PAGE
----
History & Background
The Azerbaijan Republic (Azarbaycan Respublikasi or Azerbaijan) is the largest of the three Transcaucasian republics of the former Soviet Union, located in southwestern Asia. Bordered by the Caspian Sea to the east, Iran to the south, Armenia (and nine kilometers of Turkey) to the west, Georgia to the northwest, and Dagestan of the Russian Federation to the north, Azerbaijan measures 86,600 square kilometers. Slightly smaller than the U.S. state of Maine, Azerbaijan includes the non-contiguous autonomous enclave of Naxçivan to its southwest as well as 500 square kilometers of water. About 20 percent of the country, including the Nagorno-Karabakh region in the southwest, is occupied by Armenian forces who came into violent conflict with Azerbaijanis starting in 1988.
While a cease-fire was declared in May 1994, the final peace settlement with Armenia had not yet been reached by early 2001 and hundreds of thousands of Azerbaijani citizens were still displaced from their home communities. In 1998 the total number of Azerbaijani refugees and internally displaced persons (IDPs) living within Azerbaijan was about one million; the refugees included about 230,000 Azerbaijanis who fled Armenia when the armed conflict began and 50,000 Meshetian Turks who fled from Uzbekistan in 1989. The IDPs are primarily from Nagorno-Karabakh, an internationally recognized part of Azerbaijan occupied by Armenian troops and separatist fighters since the early 1990s. In 1998 13 major refugee camps existed in Azerbaijan; in addition, numerous, overcrowded public buildings, many of them in almost complete disrepair, housed Azerbaijani refugees. (About 300,000 Armenians who previously lived in Baku and other Azerbaijani cities are now living outside of Azerbaijan due to the unresolved conflict.) Certain European nations and international organizations, like the Organization for Security and Cooperation in Europe (OSCE), have worked steadily to help Azerbaijan settle its conflict with Armenia, but with incomplete success.
Azerbaijan has often been the battleground for contesting forces over the centuries. Three centuries before Christ the land now occupied by Azerbaijan was ruled by the Sassanid dynasty of the Persian Empire. During the Middle Ages the land was divided into several khanates that eventually were united by Shah Ismayil, the founder of the Safevid dynasty. Two-thirds of what used to be known as Azerbaijan in historic times is now in present-day Iran, and 20 million or more Azeris now live in Iran's northern region. Over the centuries Azerbaijan's territory was the object of fighting by the Persian, Arab, Seljuk, Mongol, Ottomon, and Russian empires. The territory that currently is Azerbaijan came from areas relinquished by Persia to Russia in 1828.
Annexed to the fledgling Soviet Union when the "Red Army" invaded the Caucasus region in April 1920, Azerbaijan remained under communist rule for 70 years as part of the Transcaucasian Soviet Federative Republic, which also included Georgia and Armenia. Azerbaijan declared its independence from the Soviet Union on 30 August 1991; soon after, it was recognized by the international community as an independent country. Azerbaijan joined the UN Organization and OSCE in 1992. It also became a member of NATO's "Partnership for Peace" programs, one of the first of the former Soviet republics to join.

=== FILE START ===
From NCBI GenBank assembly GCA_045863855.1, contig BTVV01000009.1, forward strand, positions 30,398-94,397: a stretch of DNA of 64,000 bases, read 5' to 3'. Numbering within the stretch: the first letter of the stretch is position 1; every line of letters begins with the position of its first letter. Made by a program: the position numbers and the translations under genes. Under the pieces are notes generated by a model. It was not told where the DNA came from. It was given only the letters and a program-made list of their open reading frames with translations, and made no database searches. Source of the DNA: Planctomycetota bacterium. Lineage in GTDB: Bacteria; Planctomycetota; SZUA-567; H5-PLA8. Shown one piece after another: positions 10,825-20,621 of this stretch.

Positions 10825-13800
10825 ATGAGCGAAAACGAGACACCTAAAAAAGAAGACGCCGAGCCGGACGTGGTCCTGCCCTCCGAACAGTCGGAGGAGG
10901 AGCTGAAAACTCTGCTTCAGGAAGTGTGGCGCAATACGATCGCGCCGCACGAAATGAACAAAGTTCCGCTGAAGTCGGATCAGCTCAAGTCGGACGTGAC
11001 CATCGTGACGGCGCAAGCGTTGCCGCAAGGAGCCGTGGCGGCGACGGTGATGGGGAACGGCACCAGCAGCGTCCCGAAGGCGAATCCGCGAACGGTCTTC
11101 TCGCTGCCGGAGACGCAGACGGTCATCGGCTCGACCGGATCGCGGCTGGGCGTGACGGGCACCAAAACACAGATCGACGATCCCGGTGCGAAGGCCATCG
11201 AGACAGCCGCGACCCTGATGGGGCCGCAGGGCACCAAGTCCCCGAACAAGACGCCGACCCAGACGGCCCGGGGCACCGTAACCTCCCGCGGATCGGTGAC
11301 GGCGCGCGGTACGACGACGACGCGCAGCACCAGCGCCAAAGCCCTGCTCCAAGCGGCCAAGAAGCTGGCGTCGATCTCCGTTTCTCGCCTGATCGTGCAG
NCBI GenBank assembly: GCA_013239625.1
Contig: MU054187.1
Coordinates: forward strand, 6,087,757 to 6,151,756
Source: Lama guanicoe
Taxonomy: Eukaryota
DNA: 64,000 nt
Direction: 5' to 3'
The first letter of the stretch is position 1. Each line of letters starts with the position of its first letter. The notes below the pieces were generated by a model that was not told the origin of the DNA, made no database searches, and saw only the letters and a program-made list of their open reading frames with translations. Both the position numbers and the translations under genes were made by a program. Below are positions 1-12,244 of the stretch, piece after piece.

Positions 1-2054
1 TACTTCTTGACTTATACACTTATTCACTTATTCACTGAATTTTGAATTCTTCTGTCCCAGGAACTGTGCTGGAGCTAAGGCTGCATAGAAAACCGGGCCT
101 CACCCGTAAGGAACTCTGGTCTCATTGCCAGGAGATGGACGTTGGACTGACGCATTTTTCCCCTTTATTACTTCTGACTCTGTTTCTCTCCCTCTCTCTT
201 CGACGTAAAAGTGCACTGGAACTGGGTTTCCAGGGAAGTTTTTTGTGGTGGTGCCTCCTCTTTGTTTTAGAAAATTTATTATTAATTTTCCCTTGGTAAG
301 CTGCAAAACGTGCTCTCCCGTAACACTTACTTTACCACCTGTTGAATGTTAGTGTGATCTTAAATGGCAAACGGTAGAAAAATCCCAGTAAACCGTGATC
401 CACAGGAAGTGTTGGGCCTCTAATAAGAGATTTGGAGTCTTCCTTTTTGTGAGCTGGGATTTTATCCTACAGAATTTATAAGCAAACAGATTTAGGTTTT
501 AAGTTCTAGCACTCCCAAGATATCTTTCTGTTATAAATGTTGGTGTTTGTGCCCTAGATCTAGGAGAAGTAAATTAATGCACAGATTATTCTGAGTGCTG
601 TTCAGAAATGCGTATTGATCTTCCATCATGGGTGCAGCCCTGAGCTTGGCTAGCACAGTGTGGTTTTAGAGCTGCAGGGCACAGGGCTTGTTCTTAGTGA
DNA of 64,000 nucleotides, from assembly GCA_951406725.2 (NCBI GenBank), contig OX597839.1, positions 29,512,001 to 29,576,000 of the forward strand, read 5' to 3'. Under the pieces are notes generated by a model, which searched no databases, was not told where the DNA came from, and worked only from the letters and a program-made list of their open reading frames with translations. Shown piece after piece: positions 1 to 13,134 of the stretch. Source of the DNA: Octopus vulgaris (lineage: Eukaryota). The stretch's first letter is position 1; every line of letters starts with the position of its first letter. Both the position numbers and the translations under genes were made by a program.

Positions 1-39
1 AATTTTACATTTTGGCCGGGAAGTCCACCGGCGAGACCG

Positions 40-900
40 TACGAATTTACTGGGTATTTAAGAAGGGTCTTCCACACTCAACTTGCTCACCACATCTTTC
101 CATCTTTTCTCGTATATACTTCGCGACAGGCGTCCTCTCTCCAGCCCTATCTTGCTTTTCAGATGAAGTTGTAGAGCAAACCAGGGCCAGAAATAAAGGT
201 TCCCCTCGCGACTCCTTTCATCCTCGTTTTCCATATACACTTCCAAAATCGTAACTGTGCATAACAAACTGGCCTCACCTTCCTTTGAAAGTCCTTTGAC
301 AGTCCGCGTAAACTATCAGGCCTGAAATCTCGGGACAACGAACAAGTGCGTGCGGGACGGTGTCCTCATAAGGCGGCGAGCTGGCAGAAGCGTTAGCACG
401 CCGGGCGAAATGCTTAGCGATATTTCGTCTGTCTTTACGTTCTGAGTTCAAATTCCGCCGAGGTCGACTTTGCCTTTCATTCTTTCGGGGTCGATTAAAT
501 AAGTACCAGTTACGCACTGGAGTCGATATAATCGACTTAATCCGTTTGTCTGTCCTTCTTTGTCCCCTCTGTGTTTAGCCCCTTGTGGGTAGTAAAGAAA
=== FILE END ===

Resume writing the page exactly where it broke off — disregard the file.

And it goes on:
A land consisting mainly of mountains and valleys due to the Caucasus Mountains passing through the north of the country, Azerbaijan has a wide range of climates, ranging from the cold weather of the mountainous north to the temperate weather of the Kura River's plain and the subtropical climate of the Lenkoran lowlands along the Caspian coast. The country's average temperature is 27 degrees Celsius in July and 1 degree Celsius in January. Baku, the capital city, has more days of fair weather than any other place in the Caucasus. It is moderately warm, subtropical, and dry but quite windy throughout the year. The highest elevation in Azerbaijan is Bazarduzu Dagi at 4,485 meters.
In 2000 the ethnic composition of Azerbaijan's population was about 90 percent Azeri, 3.2 percent Dagestani, 2.5 percent Russian, 2.3 percent Armenian, and 2 percent other, with most of the Armenians living in the Nagorno-Karabakh region. At that time about 93 percent of Azerbaijan's population was Muslim (mainly Shiite); the rest of the population was Russian Orthodox or Armenian Orthodox (each about 2.3 percent) or other. Approximately 57 percent of Azerbaijan's population lived in urban areas in 1999 when the country's population density was 92.2 persons per square kilometer. By the year 2000 approximately 99 percent of Azerbaijan's male population age 15 and older was literate, as well as 96 percent of the female population in that age range.